As customers demand more complex menus, healthier options, and increased convenience, brands have to work harder to eliminate possible veto votes. It’s a common scenario nowadays to find groups of diners that vary in tastes; a vegan may dine with a meat-lover, or a family may look for a kid-friendly choice that gives mom or dad the option of an alcoholic beverage. It’s key for today’s operators to find the balance between making room at the table for customers of all stripes and staying true to their brand. Here’s what three industry professionals say about walking that line.
Owner, Victory Sandwich
We are certainly the definition of a streamlined menu, but within that menu we try to be as broad-reaching as possible. We offer items to cover mostly vegan/vegetarian concerns, but as people tend to think very subjectively about their tastes, there is always the desire for more options.
While we do try to be as inclusive as possible, the small scope of our menu doesn’t always allow us to accommodate every wish. We have at least one option for most diets, but cannot account for taste if that option is something an individual personally doesn’t desire. We aim to create a menu that is as wide-ranging and “open” as we feel that we can comfortably produce while still staying true to our concept. We are aware that veto votes exist; however, we are very confident that our broad offerings accommodate the majority of our guests. You can’t be everything to everyone, but you should try to appeal to as many folks as you can within your scope. It’s certainly a fine line.
We work at a very low/reasonable price point. We’ve never seen any reason to stretch it higher. We want people to want to visit us regularly—not just on paydays. I want customers to think of us as a place to be. Whether they’re coming for food, drinks, atmosphere, whatever, it’s important to us because it allows us to explore another side to our business.
Director of Marketing, Salata
We actually don’t have a menu. Instead, Salata guests create their salad or wrap exactly how they want with no restrictions. We don’t place a limit on the number of toppings that a guest can order, nor do we weigh bowls.
We realize we won’t make the consideration list for certain types of restaurants, like pizza or fried chicken restaurants. However, we do consider different preferences and flavor profiles and are regularly introducing options that fit different demands. For instance, if a guest is craving chicken, they can find four different chicken options at Salata—and those don’t have to go on top of a traditional leafy salad.
We find consumers still can have a hard time considering salad to be a full meal versus the side to a meal. In addition to our heartier toppings, like four different cheeses, pasta, and 12 different proteins, we focus heavily on product innovation so we can introduce even more satisfying options, both light and indulgent. The effort to accommodate all kinds of diets is absolutely worth it. We believe guests want the freedom to create their own meals to satisfy their own needs and preferences, and they want plenty of options to choose from so they can get it just right.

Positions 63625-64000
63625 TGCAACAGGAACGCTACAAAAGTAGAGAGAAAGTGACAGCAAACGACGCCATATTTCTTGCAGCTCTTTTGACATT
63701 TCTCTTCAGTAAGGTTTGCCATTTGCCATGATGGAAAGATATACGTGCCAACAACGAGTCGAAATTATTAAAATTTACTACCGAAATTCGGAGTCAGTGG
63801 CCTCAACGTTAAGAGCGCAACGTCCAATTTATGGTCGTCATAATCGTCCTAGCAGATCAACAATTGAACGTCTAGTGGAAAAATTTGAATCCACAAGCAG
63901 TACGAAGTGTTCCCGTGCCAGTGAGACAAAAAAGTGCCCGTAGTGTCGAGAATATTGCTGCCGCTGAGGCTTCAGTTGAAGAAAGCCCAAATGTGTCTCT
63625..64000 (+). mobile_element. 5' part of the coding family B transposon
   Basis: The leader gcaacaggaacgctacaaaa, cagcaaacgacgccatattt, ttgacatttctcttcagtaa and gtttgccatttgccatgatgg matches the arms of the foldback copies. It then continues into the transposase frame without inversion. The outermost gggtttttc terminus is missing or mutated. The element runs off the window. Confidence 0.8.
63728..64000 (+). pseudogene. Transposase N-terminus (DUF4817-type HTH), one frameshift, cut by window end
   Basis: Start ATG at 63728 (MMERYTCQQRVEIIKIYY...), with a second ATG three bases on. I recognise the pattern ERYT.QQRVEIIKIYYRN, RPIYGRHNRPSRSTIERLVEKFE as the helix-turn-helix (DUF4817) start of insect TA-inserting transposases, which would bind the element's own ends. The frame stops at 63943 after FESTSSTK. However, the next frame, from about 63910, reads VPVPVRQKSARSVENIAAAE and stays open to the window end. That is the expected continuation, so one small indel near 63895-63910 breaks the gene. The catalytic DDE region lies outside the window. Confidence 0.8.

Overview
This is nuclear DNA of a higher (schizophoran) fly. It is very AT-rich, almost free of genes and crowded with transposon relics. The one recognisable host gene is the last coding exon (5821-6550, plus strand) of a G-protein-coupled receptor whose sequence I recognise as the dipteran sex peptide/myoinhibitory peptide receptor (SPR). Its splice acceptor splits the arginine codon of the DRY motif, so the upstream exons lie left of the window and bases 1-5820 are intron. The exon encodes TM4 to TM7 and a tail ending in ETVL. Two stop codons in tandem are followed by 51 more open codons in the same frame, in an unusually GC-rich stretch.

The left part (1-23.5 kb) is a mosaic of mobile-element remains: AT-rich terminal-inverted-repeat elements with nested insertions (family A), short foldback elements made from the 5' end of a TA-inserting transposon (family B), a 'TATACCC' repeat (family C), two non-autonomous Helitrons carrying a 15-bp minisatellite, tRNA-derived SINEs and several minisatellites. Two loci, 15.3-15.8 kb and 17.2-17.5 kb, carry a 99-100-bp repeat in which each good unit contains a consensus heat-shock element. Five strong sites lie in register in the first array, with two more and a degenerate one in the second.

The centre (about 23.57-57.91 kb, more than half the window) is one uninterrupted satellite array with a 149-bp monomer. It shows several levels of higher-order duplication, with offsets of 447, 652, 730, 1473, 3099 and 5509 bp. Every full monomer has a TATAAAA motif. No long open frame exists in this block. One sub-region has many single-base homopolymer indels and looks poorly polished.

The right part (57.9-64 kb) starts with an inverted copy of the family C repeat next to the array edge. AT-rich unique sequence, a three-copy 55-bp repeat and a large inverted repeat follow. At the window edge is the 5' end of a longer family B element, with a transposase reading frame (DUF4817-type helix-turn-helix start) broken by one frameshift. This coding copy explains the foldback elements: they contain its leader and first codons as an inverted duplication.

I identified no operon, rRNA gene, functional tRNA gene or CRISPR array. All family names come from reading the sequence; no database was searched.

Senior Director of Consumer Engagement, Dunkin’ Brands
At Baskin-Robbins, we are fortunate to have a very large and diverse customer base. When developing our menu, we try to come up with flavors that will appeal to the broadest possible cross-section of our customers, but we also are considerate of customers who may have dietary restrictions or preferences. In fact, sometimes we spend the most time on these flavors—when we know we’ll be limited to a small variety of flavors that meet a specific consumer need, those flavors really need to be as delicious as possible.
We want customers to know that we really do have something for almost everyone. At Baskin-Robbins, we just introduced two non-dairy (and vegan) ice cream flavors to our menus, which provide a dairy-free take on classic fan favorites. Non-Dairy Chocolate Chip Cookie Dough and Non-Dairy Chocolate Extreme are made with a base blend of coconut oil and almond butter, and the result is a dessert so rich and indulgent, you won’t be able to tell that it’s not the full-dairy version.
In the growing non-dairy landscape, Baskin-Robbins saw the opportunity for a dairy-free option that prioritizes flavor and taste. This category also gives us an opportunity to remain true to our brand ethos of continuously adapting to the needs of our guests and remaining at the forefront of innovation. We have also made a commitment to expand our vegetarian and vegan offerings on both the Baskin-Robbins and Dunkin’ menus by 2020.
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